May 15th, 2010 marked a critical down-turn. The entry begins with some sharp relational analysis: I speculate that she is chasing an abstract sold to her by publishers, that there could be months of “toil” punctuated by an ultimate rejection or, worse, a miserable courtship leading to “an emotionally abusive relationship of withholding”. This slice of sophisticated pessimism appears like an anachronism but it is the rest of the journal that is out of place. Things I knew before and have known since about Life, The Divine, and relationships were inaccessible to my mind that spring. I start building a wall over my common-sense in the next paragraph, brick-by-brick using the ideas of ‘Faith’ gleaned from those toxic books she wanted me to read. That Faith was made from inertia and introspection, which explains my over-correction a year later: I built a Faith on perpetual activism.


Sticky-note annotations.

Sticky-note annotations.

I could already sense The Dragon trying to cannibalize The Boy; I often refer to my hardened, social-justice-obsessed persona as The Dragon. His breath reeks of burning tires, his claws are like exposed re-bar, and he compares all previous suffering to the burn of tear-gas against the eyes. He emerged from the hot ashes of ‘her’ books when I burned them and fed on hookah smoke in the West Bank while Gaza burned in 2012. “Be compassionate to yourself,” I annotate. When I see things like “I am a very loved stupid person” it is tempting to separate myself from that by starting to mock. That affirms the label rather than recognizing the circumstances that tied my cognitions in a knot: deaths, unemployment, family tensions.  My sense of determination was like a dangling tentacle, eager to wrap itself around that romance because my parents had recently divorced. Perspective was missing, not intelligence– as is the case with many people.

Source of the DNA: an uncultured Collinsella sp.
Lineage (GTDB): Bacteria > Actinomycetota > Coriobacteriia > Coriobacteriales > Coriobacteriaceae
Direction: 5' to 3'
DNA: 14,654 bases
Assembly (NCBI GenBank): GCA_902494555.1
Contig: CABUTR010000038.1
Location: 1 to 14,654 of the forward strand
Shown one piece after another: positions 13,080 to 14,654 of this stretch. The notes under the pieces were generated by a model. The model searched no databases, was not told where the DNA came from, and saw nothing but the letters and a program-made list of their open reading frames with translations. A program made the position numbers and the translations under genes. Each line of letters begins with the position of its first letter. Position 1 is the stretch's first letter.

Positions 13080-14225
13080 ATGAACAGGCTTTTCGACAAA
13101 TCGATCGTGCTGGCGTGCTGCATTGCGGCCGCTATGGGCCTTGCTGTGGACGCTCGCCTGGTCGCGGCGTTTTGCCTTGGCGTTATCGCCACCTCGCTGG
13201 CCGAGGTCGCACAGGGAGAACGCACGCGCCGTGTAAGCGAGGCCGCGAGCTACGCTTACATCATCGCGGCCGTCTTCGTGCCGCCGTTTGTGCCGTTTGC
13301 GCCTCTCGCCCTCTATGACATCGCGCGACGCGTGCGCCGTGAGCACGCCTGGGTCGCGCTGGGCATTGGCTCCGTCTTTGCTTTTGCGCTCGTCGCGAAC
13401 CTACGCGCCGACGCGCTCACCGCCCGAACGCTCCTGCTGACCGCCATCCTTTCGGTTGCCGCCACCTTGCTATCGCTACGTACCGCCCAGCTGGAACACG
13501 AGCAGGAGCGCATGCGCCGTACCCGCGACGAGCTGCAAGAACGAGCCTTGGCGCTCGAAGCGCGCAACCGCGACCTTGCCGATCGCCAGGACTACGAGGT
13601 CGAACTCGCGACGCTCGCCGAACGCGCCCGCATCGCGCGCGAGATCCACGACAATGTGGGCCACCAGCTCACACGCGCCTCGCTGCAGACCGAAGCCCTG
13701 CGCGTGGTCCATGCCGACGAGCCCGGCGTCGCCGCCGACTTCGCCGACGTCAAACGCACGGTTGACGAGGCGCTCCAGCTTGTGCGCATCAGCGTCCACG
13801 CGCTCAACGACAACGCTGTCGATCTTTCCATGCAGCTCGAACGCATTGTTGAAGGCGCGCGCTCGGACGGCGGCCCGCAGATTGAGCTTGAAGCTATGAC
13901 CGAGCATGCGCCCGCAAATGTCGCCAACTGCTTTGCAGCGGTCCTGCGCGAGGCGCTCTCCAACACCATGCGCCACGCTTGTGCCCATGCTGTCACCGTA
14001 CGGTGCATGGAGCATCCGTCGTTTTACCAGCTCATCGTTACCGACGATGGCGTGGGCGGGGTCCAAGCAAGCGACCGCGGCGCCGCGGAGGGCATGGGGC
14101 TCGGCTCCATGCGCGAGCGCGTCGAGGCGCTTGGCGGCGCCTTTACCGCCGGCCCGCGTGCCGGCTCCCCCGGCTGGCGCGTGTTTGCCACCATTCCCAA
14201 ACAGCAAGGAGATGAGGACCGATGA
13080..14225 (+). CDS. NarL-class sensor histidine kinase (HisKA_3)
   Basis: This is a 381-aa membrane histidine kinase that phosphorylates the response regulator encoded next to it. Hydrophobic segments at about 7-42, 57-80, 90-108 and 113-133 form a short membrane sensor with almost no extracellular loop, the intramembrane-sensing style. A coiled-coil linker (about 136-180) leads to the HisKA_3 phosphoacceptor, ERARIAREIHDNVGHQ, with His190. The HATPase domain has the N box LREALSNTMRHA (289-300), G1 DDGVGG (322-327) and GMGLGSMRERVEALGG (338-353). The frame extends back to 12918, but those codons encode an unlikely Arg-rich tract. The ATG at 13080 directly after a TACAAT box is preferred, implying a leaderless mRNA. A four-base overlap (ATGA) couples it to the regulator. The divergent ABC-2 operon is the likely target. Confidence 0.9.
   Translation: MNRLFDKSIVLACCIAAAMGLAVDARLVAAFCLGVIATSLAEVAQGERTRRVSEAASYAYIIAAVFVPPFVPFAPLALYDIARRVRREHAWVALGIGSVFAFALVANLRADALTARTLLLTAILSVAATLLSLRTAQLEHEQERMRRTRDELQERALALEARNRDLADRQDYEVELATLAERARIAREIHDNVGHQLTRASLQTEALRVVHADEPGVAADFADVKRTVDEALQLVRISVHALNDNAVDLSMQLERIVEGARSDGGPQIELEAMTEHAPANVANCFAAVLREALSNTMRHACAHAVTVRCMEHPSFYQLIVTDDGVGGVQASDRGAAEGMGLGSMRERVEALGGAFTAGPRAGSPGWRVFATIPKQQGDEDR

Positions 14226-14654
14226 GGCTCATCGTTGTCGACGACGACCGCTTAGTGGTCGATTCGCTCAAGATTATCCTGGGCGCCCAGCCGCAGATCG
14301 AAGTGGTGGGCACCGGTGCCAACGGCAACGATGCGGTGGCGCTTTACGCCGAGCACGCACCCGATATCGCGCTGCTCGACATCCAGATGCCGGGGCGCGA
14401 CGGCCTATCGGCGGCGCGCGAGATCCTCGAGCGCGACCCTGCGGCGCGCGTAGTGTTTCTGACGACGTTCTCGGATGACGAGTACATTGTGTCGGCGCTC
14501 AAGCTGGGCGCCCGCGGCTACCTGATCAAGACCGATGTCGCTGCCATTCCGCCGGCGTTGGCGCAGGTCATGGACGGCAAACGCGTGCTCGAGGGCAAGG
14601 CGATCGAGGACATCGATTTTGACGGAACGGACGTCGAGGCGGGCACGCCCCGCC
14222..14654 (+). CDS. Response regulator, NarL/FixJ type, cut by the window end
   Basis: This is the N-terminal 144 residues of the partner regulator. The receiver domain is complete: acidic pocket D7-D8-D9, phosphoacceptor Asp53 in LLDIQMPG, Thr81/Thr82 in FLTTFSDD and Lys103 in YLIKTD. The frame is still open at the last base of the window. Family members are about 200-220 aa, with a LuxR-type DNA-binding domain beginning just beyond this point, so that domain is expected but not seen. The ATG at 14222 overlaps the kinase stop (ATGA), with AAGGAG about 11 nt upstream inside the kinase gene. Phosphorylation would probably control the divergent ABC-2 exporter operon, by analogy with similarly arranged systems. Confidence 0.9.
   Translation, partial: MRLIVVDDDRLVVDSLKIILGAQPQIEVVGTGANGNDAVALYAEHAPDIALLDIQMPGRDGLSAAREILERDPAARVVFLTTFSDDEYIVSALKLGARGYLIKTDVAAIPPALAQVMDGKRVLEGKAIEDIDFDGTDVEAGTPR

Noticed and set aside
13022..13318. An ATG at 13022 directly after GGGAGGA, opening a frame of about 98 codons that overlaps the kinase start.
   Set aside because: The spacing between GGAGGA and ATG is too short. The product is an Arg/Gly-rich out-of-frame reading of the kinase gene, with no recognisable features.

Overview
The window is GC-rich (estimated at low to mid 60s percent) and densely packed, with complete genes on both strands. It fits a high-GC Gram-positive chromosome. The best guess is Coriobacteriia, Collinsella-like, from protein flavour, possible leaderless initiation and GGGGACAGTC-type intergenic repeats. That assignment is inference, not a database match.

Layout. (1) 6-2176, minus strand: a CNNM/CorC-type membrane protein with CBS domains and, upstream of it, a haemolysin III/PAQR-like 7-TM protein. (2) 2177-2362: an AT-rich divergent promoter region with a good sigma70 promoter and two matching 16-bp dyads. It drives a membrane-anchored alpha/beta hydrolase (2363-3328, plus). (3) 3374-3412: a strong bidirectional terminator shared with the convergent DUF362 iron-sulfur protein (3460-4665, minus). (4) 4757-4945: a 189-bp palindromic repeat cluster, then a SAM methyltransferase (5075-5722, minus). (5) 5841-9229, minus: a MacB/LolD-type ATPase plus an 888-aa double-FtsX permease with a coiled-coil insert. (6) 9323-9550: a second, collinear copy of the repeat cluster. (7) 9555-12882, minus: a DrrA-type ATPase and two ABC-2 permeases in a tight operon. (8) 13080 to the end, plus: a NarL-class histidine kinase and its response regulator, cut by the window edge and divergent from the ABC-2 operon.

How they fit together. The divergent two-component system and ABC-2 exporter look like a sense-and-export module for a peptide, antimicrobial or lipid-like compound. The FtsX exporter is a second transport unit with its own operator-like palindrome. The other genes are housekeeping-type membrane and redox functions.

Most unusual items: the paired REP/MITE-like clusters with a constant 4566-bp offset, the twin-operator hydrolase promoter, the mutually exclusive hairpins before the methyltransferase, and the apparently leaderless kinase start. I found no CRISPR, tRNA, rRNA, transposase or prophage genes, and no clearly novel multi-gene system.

Some paleogeologists postulate there was a period of total glaciation in Earth’s history — Snowball Earth — which delayed the onset of the ‘Cambrian Explosion’. The diversity of life’s forms accelerated rapidly in the Cambrian period and the phyla of animals we know today appeared. June 15th, 2010, three days after Omitted-ex and I split, the first signs of life appeared. “My thoughts stretch on. This growth cannot be about her now. It is quickly going to become about *page-break* vocation.” The word “vocation” slapped me awake as I wiped my brow, sitting on a patio in DC summer humidity. By July 1st, I start to write in ways that I recognize as my own voice. On the 7th, momentum is building: “Wow. My history is discouraging in this department. Yay? Yay for an excuse? No. Not yay or guilt. Move on.” That final imperative struck a bass-string in me, five years later: move-on.

Cross and maskJuly 30th shows me more about who I was, then, than any entry before. “Then I looked in the mirror and saw how odd I looked. I didn’t see a handsome guy with flaws. I saw an odd son-of-a-bitch but… I felt like I could like him. Maybe I want a friendship with myself. To put it through a Faith lens, I knew that your love was unconditional [to Jesus]. Your grace doesn’t un-kink my image or even my insides. You love each ugly bastard.” In that paragraph I see a fragment of myself. This idea of Grace has no Salvation in it. I was unable to see my beauty and felt as if I had to accept feeling ugly, as if there was nothing I could do. Quickly, I ran from the patio into the bathroom to look at myself in the mirror. I looked so good: a runner’s body, manicured soul-patch, grandma Gore’s eyes, grandpa Rice’s crooked smile, and an anchor tattoo. Where he saw a weed I saw a fragrant herb.

Dredged + Salvaged